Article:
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CS inquiry interest

There seems to be little interest in the current Child Support inquiry ... Perhaps the budget is taking pride of place.

There seems to be little interest in the current Child Support inquiry … Perhaps the budget is taking pride of place. It is important that all child support matters should be raised as part of the inquiry.

If you have any topics that might be explored happy to have some dialogue on the forums.

We are preparing an extensive list of issues that have come up in the last four years or so.

Executive Secretary - Shared Parenting Council of Australia
 Was my post helpful? If so, please let others know about the FamilyLawWebGuide whenever you see the opportunity
 
issues:

1) Lacisdasical attitude to projects e.g. the still unresolved change of assessment review and of course the underlying issue of grossly unfair decisions made and that the legislation is grossly lacking e.g. their is no legislated requirement for any of the 10 outcomes being used in specific situations, there is no realistic (i.e. courts frequently simply dismiss cases when there are clear unsatisfactory decisions) safeguard against biased decision making based primarily upon the amount that can be gleaned from the paying parent. After many years the only result is that more experienced officers are introduced earlier (this highlighting how blind the higher echelons within the CSA are to providing an efficient service).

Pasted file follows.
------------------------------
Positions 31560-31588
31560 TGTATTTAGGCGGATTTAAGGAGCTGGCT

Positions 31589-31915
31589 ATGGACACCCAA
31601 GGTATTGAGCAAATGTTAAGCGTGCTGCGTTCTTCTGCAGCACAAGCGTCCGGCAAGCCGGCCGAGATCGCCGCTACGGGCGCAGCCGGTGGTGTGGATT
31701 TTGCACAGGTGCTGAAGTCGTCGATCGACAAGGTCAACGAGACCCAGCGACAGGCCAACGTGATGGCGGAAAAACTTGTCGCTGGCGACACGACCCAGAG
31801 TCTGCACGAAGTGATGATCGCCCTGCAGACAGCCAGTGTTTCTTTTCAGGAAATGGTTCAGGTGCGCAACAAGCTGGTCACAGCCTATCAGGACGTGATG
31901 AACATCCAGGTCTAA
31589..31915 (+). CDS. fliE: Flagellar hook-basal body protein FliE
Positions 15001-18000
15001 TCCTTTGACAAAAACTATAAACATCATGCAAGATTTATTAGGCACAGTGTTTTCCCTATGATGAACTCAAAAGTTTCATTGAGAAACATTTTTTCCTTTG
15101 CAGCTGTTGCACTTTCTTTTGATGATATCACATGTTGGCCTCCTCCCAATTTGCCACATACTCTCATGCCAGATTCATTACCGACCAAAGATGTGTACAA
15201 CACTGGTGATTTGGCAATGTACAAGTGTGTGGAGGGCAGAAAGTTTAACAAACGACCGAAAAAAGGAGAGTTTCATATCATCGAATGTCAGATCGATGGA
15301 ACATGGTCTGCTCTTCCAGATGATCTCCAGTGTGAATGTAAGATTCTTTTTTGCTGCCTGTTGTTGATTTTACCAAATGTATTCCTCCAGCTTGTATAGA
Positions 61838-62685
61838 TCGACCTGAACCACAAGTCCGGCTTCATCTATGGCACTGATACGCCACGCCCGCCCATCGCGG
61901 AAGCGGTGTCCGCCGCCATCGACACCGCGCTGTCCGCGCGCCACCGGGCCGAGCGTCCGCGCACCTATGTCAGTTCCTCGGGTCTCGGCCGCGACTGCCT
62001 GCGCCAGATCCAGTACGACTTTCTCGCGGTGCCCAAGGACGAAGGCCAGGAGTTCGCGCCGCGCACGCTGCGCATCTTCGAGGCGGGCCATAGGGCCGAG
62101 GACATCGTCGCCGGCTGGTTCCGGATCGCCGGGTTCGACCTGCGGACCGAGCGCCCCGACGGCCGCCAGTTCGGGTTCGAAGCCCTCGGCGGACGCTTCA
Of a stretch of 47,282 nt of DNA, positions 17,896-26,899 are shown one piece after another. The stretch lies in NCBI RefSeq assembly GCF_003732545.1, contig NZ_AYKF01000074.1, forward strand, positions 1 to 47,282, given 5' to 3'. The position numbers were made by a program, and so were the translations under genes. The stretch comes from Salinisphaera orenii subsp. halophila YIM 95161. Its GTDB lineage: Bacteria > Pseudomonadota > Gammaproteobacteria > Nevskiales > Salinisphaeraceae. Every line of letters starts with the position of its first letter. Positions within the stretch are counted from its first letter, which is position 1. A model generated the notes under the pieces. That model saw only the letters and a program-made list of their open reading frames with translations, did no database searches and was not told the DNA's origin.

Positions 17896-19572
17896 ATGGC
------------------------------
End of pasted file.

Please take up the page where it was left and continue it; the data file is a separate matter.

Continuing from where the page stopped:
2) That the legislation, especially in disputed care, lacks protection of children's humane rights to know and be cared for by their parent's, rather that the current legislation acts to actually encourage many a recipient parent to abuse their children by denying those children their purportedly enshrined humane rights for that parent's monetary and/or revengeful gain.

3) The formula is grossly fundamentally flawed e.g. in two scenarios a single night's care change can result in that one night making a change to the annual rate of more than 12.5k.

4) It is still very common for CSA officers to provide radically different advice for the same scenario, thus external groups find that the most common advice is to give is to call the CSA on at least 3 occasions regarding the same scenario to gauge what could be the correct and accurate advice.

5) That the Family Law and Child support legislation frequently if not virtually always results in double dipping or more. That is that the underlying CS costs of children are not completely so, that they in fact (as per the Parkinson report) include amounts for the support of the recipient parent and that Family Law decisions normally also offset the distribution for this purpose.

6) That the included adjustments for "lifestyle", also included in the costs of children, do not consider other factors that can and very often do make this adjustment unfair and inequitable and thus unjust. e.g. that a parent may be in a relationship with another person who's income vastly adjusts the resultant "lifestyle" for the child whilst residing with that parent.